Yemen: Misery under fire
The refugee crisis sweeping Europe has drawn world attention back to its origins in the Syrian conflict, which is already in its fifth year. However, to the south of Syria, on the other side of the Arabian Peninsula, another humanitarian catastrophe created by brutal war is unfolding but even more neglected.
In Yemen, the fighting that erupted at the end of March between a range of armed belligerants displaced more than one million people and injured or killed tens of thousands. People have not been able to get medical care as most health facilities have been destroyed, shut down or run out of medicine. Ongoing airstrikes and roadblocks made the situation even worse. MSF teams are working in eight governorates in Yemen and have treated more than 10,000 war wounded as of August 2015. We have seen the disproportionate price civilians are paying in this conflict.
Nowhere to hide from the fear of airstrikes
Christine Buersser, MSF’s field coordinator in Yemen, felt the threat of airstrikes on the day she arrived in Qataba, the southwestern part of the country. Each time a bomb hit near the hospital where she lived and worked, she could feel the ground shake. “During the strikes, the women and children huddled together in the hospital corridor, some of them crying. Other patients left the hospital when the bombing started, either to check on family members, or because they were afraid the hospital would become the next target. ” The team has been receiving seriously injured patients day and night. They were also working hard to reinforce the hospital building with sandbags and bring in more medical supplies.
"I had never heard such explosions in my life,” said a nurse working in the MSF hospital. “Now I start shivering and trembling even when I hear a gunshot or any sound of explosions.”
26-year-old Jasmin Mohammed Ali, a primary school teacher, said the school was affected by the airstrikes as it is close to the central security office. The explosions terrified her and the children. Since the conflict erupted, Jasmin and her sister have been thinking of leaving the town but they have 26 family members living in one house, “We don’t know where to go.”
The hardships of life without essentials
It is tough to make a living as petrol, medicine, water and food is in short supply during the conflict. MSF teams have witnessed pregnant women and children dying after arriving too late at the health centre because of petrol shortages or roadblocks.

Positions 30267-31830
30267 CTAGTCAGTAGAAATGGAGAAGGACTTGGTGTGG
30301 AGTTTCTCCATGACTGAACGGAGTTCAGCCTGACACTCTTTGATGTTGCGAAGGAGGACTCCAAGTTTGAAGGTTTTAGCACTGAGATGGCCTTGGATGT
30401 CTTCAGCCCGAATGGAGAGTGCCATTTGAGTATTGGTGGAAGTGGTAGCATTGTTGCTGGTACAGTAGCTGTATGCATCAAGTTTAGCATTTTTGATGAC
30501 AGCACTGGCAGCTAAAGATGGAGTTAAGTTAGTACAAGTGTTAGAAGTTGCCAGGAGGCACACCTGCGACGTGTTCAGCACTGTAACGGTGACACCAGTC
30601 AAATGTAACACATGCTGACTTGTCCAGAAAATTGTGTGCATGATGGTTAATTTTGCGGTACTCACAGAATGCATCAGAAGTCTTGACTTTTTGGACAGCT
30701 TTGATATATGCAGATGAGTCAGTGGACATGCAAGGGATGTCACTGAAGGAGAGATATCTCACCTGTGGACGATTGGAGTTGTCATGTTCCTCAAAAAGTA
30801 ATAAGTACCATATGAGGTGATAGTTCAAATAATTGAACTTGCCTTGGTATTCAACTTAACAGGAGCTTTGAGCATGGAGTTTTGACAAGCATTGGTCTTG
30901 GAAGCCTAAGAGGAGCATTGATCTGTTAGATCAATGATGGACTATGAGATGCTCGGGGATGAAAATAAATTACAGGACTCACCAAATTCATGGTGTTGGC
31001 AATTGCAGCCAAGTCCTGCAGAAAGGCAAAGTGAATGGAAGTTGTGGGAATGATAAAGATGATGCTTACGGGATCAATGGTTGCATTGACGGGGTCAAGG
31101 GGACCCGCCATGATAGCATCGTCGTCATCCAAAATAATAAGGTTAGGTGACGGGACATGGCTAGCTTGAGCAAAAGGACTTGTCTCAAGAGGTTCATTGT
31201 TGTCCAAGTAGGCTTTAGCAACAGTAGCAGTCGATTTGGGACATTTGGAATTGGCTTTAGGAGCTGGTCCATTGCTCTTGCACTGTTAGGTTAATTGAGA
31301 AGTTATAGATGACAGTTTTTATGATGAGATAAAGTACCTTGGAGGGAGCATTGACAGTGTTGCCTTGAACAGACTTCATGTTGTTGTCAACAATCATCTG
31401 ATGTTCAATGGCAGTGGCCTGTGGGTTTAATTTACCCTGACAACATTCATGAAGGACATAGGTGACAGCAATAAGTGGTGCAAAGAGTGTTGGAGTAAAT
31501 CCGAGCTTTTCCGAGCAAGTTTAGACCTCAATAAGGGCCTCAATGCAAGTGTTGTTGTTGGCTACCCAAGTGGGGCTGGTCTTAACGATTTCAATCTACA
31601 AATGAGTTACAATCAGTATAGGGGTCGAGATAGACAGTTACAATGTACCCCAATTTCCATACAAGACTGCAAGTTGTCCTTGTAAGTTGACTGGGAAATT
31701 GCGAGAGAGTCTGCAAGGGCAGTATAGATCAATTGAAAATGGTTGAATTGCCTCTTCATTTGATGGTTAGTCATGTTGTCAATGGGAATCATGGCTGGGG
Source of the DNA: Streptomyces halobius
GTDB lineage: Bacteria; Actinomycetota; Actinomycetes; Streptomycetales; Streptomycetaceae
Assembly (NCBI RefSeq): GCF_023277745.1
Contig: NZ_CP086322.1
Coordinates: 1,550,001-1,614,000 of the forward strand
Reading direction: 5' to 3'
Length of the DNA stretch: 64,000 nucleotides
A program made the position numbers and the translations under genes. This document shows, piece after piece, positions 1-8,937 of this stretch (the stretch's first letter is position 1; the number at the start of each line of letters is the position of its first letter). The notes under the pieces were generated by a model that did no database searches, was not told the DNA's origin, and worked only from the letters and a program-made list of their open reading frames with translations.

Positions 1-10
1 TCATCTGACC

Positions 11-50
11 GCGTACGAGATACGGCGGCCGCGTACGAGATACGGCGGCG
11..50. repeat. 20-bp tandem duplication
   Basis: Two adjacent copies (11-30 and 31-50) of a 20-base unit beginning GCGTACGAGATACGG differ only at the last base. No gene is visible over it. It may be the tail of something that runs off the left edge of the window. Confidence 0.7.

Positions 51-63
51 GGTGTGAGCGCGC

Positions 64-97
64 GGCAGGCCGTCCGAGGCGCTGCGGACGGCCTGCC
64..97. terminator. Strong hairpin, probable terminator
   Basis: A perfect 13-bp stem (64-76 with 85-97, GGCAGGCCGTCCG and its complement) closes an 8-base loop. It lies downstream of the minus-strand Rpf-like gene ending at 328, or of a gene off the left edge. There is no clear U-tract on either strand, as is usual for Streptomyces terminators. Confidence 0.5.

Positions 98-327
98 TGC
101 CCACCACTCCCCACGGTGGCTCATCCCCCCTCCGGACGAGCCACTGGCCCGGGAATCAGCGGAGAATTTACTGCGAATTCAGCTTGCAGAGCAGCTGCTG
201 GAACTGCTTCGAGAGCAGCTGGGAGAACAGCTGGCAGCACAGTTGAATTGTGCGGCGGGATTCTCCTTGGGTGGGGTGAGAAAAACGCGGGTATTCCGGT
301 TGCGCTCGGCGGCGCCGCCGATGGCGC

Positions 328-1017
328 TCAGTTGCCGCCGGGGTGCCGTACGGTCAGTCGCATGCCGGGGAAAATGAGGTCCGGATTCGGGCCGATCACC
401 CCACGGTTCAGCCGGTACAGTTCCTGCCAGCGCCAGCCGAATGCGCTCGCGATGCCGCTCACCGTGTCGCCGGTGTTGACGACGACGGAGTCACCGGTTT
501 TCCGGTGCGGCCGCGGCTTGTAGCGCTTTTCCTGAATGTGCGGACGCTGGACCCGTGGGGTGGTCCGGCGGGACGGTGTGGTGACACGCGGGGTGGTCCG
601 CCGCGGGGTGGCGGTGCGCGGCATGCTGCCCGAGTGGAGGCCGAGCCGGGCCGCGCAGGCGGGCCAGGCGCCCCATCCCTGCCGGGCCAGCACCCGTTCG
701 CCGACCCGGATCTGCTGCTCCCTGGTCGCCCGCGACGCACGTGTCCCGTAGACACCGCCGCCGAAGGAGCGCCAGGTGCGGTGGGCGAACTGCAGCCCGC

Dr. Ali Dahi, who works for MSF, said, “There are severe shortages of fuel and electricity, which also means a shortage of water, as it cannot be pumped.... we need to get more supplies in.” The main water facility for the town where Jasmin lived stopped working due to fuel issue. She had to walk to another well and this trip usually takes three to four hours on foot. Unfortunately, this borehole wasn’t working either because of the fuel problem.
Food shortages are also a grim reality for people in Yemen. In the main city, Aden, the price of flour has increased by 70% in some areas and meat is all but non-existent. Data collected by MSF in two other areas show that 15% of children are undernourished.
Civilians in Yemen are now trapped in double suffering, as continuous fighting brings heavy casualties and the shortage of supplies makes life nearly impossible. MSF has been urging warring parties to stop the indiscriminate bombing and the targeting of civilians, and to ensure humanitarian assistance can reach people in need across the country.
Doctors under stress
Dr. Natalie Roberts from the United Kingdom worked in an emergency room of a health centre that MSF has been supporting in north Yemen. Since the conflict started she and her colleague have been seeing 40-50 wounded patients a week. ”Usually every time I come here there is blood all over the floor and there are injured patients lying on all the beds.” The team is often trying to manage a “mass casualty event” of four, five, six or even seven wounded patients all arriving at once. After a busy day, she was still wide awake lying on the bed with the mosquitoes buzzing around and the sound of anti-aircraft fire.
Dr. Karina Marie Aguilar, an anaesthetist from the Philippines, had been deployed to Yemen four times by the MSF-Hong Kong office, but this fifth assignment in Yemen was the worst year she had seen. MSF runs a 50-bed capacity Emergency Surgical Unit in Aden but since the conflict in March, the facilities have been overstretched and the number of patients at any given time ballooned to more than a hundred.
“The influx of patients forced us to double the capacity of the hospital with some patients recuperating on mattresses in our meeting room and one physiotherapy room was hastily converted into the inpatient ward,” she said.
“Yemenis need OUR help,” Dr. Aguilar stressed, “They live day by day without food, fuel, electricity and water. The medical needs of the civilians and the fact that ours is the only hospital fully functioning in Aden during the war kept my team going. ”